The Association of Organic Agriculture Practitioners of Nigeria (AOAPN) says organic agriculture has been adjudged the fastest growing sector in the world and Nigeria cannot afford to lag behind.
Prof. Victor Olowe, the President of the association, said this in Awka at the ongoing National Organic Agriculture Business Summit organised by the Ecological Organic Agriculture (EOA) Initiative in Nigeria.
According to him, the global market of organic products has reached 80 billion dollars with guaranteed integrity and quality
He said the theme of the summit; “Global Organic Agriculture Development: Unbundling Abundant Entrepreneurial Opportunities for Nigerian Youths’’ was for Nigerian youths to leverage the organic global market.
“This year’s summit is very relevant to our present situation in the country, and this is the most auspicious time to really engage our youths in organic agriculture in order to help them channel their energy into more productive and rewarding ventures. Organic agriculture has been adjudged the fastest growing sector in agriculture in the world, and presently the global market of organic products stands at 80 billion dollars, so Nigerians must not be left out. The association also serves as a link body between organic agriculture stakeholders in Nigeria and international bodies interested in organic agriculture and the country’s contribution of organic farmlands to Africa in global statistics is about three per cent,” he said.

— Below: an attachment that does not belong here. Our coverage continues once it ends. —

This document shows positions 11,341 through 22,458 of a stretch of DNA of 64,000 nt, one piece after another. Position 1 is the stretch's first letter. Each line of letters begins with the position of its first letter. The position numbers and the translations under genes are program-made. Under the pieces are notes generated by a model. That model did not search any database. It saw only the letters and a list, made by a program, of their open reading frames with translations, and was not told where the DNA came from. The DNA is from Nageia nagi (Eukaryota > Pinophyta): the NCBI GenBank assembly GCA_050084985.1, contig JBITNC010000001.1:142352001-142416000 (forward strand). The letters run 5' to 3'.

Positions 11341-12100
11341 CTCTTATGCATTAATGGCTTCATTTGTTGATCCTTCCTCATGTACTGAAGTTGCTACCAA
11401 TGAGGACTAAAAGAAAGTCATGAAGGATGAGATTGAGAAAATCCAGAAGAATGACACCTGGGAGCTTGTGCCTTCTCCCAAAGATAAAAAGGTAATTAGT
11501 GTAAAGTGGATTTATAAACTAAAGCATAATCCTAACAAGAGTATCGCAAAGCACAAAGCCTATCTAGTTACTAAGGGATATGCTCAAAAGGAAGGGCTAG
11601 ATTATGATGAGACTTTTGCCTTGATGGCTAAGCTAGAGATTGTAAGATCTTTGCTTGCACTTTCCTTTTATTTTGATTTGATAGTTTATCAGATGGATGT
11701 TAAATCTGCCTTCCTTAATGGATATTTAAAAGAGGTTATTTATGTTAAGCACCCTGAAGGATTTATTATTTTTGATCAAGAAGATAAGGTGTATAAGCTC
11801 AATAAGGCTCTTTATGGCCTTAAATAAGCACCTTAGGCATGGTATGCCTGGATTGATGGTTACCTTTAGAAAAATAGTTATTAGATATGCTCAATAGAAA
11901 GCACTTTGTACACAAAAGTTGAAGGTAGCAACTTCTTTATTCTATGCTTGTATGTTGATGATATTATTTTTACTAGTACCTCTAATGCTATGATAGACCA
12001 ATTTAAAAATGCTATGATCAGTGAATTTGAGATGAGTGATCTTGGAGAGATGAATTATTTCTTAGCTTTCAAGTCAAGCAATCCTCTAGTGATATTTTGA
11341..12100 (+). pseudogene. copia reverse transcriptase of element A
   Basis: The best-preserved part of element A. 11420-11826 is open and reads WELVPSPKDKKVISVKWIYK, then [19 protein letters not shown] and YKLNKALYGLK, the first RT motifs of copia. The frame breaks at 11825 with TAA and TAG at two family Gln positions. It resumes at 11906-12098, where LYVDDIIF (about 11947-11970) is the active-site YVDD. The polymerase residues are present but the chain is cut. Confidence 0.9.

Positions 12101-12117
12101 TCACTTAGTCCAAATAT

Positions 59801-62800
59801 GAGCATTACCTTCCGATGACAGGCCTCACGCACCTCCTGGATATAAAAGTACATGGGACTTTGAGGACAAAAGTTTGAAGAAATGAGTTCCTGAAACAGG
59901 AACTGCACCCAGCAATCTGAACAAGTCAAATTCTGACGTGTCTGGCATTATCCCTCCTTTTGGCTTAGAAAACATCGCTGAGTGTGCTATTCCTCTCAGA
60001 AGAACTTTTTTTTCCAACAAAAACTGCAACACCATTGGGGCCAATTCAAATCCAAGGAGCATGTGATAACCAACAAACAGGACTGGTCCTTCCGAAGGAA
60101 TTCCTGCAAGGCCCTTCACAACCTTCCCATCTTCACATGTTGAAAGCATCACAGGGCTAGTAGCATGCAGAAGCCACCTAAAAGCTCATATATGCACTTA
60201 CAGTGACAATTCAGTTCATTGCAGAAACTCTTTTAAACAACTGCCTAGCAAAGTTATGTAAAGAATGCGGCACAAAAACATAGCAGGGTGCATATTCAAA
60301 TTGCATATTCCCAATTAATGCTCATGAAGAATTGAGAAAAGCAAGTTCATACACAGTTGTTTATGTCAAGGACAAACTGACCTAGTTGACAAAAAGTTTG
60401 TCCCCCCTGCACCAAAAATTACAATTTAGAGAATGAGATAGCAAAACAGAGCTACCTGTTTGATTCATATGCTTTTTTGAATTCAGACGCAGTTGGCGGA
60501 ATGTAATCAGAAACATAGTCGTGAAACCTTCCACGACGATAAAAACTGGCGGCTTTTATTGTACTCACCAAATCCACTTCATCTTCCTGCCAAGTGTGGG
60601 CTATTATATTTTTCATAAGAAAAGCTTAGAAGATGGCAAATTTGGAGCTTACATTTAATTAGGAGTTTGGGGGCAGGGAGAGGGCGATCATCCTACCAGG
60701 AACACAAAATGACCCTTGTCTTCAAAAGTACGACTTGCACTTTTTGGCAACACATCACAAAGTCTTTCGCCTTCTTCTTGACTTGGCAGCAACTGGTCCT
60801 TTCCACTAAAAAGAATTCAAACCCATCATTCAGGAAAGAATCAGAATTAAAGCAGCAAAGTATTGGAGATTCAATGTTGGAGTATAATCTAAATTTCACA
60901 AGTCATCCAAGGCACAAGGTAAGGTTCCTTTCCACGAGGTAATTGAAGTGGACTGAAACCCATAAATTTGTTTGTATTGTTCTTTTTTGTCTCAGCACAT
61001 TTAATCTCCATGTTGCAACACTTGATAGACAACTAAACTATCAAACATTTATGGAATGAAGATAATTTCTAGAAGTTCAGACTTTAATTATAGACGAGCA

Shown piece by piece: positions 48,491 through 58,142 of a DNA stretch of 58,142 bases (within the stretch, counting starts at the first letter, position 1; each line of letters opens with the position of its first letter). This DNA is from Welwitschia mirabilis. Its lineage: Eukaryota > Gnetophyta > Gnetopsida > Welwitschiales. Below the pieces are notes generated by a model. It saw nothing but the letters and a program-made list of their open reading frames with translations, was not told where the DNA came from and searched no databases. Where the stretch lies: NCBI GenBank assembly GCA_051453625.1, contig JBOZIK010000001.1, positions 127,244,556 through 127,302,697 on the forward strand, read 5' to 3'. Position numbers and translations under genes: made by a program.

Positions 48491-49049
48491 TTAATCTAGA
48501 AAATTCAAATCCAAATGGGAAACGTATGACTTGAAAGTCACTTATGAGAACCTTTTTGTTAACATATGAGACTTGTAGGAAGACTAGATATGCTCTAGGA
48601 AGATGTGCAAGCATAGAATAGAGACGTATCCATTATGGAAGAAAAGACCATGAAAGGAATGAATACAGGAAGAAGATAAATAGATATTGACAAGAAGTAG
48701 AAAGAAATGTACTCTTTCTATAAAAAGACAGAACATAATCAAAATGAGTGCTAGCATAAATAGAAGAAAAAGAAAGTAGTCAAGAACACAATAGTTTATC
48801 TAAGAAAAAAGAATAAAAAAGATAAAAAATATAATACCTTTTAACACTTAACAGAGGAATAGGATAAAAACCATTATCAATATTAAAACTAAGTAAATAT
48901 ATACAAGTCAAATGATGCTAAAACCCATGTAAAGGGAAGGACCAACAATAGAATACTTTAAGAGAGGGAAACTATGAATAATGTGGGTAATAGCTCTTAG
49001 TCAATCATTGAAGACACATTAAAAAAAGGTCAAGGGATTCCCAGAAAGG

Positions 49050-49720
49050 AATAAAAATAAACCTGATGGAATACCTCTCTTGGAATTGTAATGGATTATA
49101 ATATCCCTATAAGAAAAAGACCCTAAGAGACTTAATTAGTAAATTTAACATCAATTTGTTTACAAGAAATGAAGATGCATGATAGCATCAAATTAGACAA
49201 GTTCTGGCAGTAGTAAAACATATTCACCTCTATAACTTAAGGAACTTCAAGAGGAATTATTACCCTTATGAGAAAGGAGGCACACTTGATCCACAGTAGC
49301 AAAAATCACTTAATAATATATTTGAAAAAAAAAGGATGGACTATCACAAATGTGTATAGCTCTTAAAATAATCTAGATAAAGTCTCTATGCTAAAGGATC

“Therefore, we need to step up our activities in organic agriculture in such a way that in the nearest future we shall be able to occupy our prime position in the community of organic agriculture practitioners in the world. EOA and our association are Non-Governmental Organisations (NGOs) that serve as an umbrella body for all stakeholders involved in organic agriculture in Africa and Nigeria in particular,’’ he said.
Olowe said that it had been observed that funding of organic research was less than one per cent of the total funds allocated to agricultural research.
“The same trend was recently confirmed in a research survey that the highest level of unmet funding needs in Africa and access to research grants was adjudged as one of the least available instruments to aid development of organic agriculture in Africa,” he concluded.